Should I buy or rent?
by Jacques Ambron
Aug 12, 2015 | 15358 views | 0 0 comments | 676 676 recommendations | email to a friend | print
Jacques Ambron has been a real estate broker for over 30 years. He owns and manages Madeleine Realty in Forest Hills (
Jacques Ambron has been a real estate broker for over 30 years. He owns and manages Madeleine Realty in Forest Hills (
Q: Many people don’t fully understand if it makes better sense to buy rather than rent. How do you determine which is better?

A: There are several factors that should go into the decision to become an owner as opposed to a tenant. The first consideration is if you have a below-market rent-stabilized apartment, this can be tough to beat. If you are paying market rent, then it’s a more compelling reason to consider a purchase.

Another factor is the down payment required to purchase. If you buy a cooperative apartment, you will need at least 20 percent of the purchase price as a down payment plus closing costs. For a house or condo, you can usually put down 10 percent or less.

Your income will also dictate how much the bank will lend you and how much you can afford in order to pass a co-op board. Assuming you have a market-rate rental and you have a down payment and a job, then the numbers are worth considering. The following examples assume a 20 percent down payment, and a 30-year mortgage at 4.25 percent. (Numbers here are approximate; check with your accountant for a more accurate calculation.):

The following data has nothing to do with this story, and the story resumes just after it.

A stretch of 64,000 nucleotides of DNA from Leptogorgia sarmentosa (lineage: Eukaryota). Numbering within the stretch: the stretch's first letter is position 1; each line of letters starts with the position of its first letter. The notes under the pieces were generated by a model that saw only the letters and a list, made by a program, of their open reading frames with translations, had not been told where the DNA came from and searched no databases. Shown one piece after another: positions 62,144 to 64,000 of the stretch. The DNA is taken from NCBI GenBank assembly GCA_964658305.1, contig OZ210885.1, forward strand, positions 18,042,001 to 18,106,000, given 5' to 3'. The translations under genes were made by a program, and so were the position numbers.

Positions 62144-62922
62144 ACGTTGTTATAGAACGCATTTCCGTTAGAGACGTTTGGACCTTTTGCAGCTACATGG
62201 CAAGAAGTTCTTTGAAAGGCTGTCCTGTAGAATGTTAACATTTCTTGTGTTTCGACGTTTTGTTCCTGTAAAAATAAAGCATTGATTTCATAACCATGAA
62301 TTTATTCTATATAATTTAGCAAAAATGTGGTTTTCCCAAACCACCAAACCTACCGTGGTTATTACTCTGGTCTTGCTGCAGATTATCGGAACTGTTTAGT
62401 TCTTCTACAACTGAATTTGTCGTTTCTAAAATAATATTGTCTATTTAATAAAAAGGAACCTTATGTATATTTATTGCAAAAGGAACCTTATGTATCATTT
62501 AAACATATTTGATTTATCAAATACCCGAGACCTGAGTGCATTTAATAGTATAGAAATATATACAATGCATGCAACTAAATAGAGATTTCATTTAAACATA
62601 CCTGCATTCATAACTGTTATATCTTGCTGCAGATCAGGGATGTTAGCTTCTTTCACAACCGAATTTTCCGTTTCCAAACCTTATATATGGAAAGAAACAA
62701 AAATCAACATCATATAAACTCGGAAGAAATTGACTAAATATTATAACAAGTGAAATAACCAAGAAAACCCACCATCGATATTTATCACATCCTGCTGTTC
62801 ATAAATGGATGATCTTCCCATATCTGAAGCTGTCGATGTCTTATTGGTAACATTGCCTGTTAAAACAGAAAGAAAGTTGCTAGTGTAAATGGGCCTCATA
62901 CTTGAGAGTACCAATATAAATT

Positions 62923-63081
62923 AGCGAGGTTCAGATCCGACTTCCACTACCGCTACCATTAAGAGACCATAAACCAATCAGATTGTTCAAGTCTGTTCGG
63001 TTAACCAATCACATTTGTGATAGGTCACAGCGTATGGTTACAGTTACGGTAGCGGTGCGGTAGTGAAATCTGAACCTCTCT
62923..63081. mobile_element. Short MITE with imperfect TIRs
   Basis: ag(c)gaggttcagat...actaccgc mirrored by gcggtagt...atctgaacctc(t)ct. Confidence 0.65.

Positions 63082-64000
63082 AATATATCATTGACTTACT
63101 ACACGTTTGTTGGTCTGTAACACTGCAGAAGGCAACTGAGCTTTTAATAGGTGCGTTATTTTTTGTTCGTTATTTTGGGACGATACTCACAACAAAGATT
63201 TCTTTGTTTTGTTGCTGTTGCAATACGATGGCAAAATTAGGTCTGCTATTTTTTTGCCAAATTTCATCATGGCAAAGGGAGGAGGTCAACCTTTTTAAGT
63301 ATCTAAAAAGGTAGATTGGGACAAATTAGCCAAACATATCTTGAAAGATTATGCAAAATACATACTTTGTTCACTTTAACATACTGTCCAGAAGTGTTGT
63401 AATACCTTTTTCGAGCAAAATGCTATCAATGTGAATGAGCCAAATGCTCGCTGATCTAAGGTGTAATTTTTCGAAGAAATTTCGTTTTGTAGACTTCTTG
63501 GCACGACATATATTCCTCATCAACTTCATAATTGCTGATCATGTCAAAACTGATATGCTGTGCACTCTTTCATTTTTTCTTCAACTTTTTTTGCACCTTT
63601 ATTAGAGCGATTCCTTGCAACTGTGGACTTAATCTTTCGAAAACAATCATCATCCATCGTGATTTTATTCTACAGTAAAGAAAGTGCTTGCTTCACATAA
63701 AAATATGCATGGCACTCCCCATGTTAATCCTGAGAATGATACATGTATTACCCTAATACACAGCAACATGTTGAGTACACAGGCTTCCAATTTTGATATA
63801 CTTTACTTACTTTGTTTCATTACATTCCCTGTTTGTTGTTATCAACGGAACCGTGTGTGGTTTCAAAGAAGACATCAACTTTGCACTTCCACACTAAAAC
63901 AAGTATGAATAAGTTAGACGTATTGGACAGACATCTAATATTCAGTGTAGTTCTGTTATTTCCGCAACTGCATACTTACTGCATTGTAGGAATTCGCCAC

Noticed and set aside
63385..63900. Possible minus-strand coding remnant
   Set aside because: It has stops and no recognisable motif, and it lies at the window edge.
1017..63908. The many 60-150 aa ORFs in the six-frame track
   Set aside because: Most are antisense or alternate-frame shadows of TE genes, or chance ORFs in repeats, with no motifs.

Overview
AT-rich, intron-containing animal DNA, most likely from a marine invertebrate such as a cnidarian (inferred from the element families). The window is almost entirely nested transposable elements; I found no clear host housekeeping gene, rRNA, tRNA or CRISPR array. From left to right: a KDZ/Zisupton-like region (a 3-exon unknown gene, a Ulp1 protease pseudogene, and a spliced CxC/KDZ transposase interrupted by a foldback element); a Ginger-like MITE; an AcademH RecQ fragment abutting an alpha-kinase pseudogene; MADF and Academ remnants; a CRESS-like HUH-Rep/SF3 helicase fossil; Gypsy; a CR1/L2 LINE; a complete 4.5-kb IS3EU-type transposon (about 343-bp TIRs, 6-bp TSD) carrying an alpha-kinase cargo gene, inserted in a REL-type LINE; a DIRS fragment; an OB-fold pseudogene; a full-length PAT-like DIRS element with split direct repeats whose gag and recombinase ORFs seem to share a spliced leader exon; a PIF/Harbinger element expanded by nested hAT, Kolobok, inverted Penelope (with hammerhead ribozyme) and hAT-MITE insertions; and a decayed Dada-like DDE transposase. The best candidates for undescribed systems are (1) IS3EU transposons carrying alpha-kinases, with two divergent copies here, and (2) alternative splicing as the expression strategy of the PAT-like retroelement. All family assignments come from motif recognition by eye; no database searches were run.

Case 1

1. A one-bedroom rental at an average of $1,700/month or $20,400 per year. Figure how many years you have resided or will reside in your apartment.

2. Purchase a one-bedroom for about $250,000 with a maintenance of $650/month and 20 percent down. Your mortgage will be $980/month or a total of $1,630/month. Tax deduction would be approximately $366/month, so your monthly payment would be $1,264.

Case 2

1. Market rent for a two-bedroom, two-bathroom apartment at $2,800/month or $33,600/year.

2. Purchase a two-bedroom two-bath co-op for $550,000 with a monthly maintenance of $1,100. Mortgage payment would be $2,164/month. Mortgage and maintenance would be $3,264/month. The tax deduction would be $748, so your net monthly payment is $2,516.

Case 3

1. A house rental — three-bedroom, two-bath townhouse — would be about $3,700/month. To purchase the same would be $750,000. Monthly mortgage payment is $2,952/month plus taxes of $500/month, so the total monthly cost is $3,452/month. Tax deduction is approximately $931/month, so monthly payment is $2,521/month.

Bear in mind that on top of this, the value of your purchase will continue to rise over time, building equity. After five years of renting, you would have spent over $100,000 that you will never see again. It’s quite sobering, so feel free to contact me with questions about this.

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